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Fire Safety in the Office and at Home

By Alexis Eades

Offices, schools, hotels, and college dorms all have protocols for fire safety. At Colliers Engineering & Design, we practice fire drills and have office safety coordinators with plans in place to ensure that everyone is safe and accounted for.

At Home

Since the pandemic, many of our employees have been working at home regularly, or semi-regularly. Many are therefore using new technologies in their homes. Some of these new technologies are potential fire hazards if handled improperly. For example, many employees used to work exclusively on their desktops in the office but now may use laptops at home. Laptops produce heat, so you should not leave them unattended on a bed or on top of papers. Increased use of laptops, phones, and iPads may mean increased use of chargers. Often, people move the same charger from room to room in their house. Remember to handle cords with care when plugging them in and out. Do you cook a hot lunch in your home’s kitchen while working? Don’t forget about the oven or stove and accidentally leave it on. Instead, always check that you’ve shut everything down in the kitchen before returning to work. This is especially important if you’re home alone.

You should also have a plan in place for if a fire does break out in your home.

According to a National Fire Protection Association (NFPA) survey, only one third of American households have developed and practiced a home fire escape plan. NFPA Public Education Division recommends practicing your plan with your family when everyone is at home, both during the day and at night, at least twice a year. Have an outside meeting place determined, make sure everyone knows not to delay exiting in order to grab any household items and to get low to the ground to avoid inhaling as much smoke.  Make sure everyone is aware of at least two ways to exit every room in the house.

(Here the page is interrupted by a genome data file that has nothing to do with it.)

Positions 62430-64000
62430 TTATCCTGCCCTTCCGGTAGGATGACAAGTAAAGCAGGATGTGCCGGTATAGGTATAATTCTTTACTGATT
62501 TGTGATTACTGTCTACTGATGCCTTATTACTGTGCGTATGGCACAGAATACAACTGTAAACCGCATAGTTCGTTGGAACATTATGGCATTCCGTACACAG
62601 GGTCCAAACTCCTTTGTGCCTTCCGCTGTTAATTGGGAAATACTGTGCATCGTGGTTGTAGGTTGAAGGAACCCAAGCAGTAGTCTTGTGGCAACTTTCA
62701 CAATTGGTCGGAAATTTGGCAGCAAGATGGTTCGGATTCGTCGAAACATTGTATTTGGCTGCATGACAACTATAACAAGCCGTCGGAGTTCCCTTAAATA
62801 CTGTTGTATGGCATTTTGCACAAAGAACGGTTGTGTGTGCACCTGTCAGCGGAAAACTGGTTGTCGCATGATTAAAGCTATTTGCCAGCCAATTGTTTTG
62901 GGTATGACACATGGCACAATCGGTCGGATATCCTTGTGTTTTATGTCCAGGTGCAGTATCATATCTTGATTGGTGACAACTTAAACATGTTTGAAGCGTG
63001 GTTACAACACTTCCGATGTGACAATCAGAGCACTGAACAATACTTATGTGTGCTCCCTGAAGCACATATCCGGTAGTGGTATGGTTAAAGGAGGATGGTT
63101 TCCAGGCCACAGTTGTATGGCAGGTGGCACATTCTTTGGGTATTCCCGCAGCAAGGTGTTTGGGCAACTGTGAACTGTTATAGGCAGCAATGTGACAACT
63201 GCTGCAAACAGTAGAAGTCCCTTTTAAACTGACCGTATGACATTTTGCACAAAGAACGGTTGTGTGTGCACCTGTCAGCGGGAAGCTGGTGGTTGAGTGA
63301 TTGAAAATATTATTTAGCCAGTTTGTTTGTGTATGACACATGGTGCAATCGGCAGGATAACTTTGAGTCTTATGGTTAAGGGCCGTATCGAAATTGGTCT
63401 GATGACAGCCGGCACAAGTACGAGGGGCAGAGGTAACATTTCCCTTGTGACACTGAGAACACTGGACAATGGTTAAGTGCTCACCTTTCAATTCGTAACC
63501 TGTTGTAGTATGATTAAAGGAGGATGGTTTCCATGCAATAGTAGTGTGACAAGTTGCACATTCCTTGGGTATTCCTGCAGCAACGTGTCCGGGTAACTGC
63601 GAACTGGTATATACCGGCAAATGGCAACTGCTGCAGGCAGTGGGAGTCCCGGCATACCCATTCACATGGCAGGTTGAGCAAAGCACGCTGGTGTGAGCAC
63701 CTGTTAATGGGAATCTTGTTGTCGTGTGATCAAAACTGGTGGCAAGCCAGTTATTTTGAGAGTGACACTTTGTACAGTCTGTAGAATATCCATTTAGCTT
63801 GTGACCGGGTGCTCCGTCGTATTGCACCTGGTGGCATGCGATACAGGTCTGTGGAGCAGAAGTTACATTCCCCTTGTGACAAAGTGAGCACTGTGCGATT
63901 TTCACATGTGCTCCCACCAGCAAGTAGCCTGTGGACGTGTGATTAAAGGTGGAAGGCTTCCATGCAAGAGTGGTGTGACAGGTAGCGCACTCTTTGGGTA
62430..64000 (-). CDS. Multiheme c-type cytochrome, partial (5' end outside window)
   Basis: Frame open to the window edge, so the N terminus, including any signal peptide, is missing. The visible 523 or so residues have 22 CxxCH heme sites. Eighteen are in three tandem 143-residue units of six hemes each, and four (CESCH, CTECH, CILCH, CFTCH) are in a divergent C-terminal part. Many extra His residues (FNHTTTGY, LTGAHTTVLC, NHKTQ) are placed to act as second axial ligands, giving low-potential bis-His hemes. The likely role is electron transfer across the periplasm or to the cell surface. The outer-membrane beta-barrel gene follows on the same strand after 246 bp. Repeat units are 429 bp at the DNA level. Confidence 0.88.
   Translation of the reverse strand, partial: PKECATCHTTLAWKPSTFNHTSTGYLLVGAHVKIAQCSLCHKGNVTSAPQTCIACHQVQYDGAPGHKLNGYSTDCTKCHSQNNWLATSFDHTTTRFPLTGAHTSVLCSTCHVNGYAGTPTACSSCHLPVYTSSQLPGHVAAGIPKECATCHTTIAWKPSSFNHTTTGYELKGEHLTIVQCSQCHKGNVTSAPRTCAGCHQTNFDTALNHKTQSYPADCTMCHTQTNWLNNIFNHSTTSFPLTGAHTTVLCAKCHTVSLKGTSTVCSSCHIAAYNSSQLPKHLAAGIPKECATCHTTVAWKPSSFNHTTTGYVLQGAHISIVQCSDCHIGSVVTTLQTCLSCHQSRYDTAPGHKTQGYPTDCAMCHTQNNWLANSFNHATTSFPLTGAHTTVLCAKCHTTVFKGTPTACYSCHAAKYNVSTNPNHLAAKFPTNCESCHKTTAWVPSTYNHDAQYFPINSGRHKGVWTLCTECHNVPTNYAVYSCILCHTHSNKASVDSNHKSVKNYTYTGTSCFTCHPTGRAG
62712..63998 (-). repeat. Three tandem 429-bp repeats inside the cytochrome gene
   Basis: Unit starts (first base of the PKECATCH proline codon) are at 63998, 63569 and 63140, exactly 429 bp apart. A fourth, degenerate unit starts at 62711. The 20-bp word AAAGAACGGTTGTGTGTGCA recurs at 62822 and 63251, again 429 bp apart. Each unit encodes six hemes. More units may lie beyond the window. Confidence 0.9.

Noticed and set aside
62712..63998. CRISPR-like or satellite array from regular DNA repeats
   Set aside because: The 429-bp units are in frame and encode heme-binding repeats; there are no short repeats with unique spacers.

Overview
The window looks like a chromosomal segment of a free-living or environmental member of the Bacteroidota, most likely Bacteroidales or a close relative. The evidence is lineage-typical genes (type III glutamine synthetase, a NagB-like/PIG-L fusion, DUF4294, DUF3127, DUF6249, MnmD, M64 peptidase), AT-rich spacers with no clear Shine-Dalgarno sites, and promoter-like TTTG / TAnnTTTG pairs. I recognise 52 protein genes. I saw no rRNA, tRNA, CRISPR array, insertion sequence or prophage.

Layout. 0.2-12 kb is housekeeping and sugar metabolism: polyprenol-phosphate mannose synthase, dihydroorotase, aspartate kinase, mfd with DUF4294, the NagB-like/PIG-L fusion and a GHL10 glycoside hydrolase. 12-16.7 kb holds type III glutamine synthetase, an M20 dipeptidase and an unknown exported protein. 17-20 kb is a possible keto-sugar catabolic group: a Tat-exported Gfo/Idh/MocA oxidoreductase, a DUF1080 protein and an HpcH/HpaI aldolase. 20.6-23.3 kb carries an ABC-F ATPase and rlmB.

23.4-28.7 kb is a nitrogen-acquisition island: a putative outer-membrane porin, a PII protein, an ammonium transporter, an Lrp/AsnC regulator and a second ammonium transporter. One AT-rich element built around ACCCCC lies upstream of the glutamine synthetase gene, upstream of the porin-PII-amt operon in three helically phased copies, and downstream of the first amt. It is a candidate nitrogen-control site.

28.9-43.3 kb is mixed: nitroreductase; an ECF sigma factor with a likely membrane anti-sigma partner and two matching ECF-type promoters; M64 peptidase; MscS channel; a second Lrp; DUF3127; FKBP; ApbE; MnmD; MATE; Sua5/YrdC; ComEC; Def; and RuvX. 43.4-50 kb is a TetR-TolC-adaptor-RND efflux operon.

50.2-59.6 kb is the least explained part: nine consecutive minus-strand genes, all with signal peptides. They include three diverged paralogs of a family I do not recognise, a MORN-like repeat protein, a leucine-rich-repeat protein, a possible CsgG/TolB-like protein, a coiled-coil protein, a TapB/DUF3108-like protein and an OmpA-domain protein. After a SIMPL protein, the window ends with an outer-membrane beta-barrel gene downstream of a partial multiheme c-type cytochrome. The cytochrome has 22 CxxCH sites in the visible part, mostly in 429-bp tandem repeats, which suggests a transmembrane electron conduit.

At Work

At work, be sure to follow all of your office’s procedures. On a normal day, let your coworkers know when you are stepping out of the building for lunch or leaving early so you are accounted for if there is a fire. If you hear the fire alarm go off, walk, don’t run, to your office’s predetermined meeting location outside and make sure you are accounted for by the appropriate office safety coordinators.

We want our employees to be safe, whether they are in the office or at home. This month, National Fire Safety month, take a moment to have a conversation with your loved ones. Make sure you are all prepared if a fire breaks out in your home.


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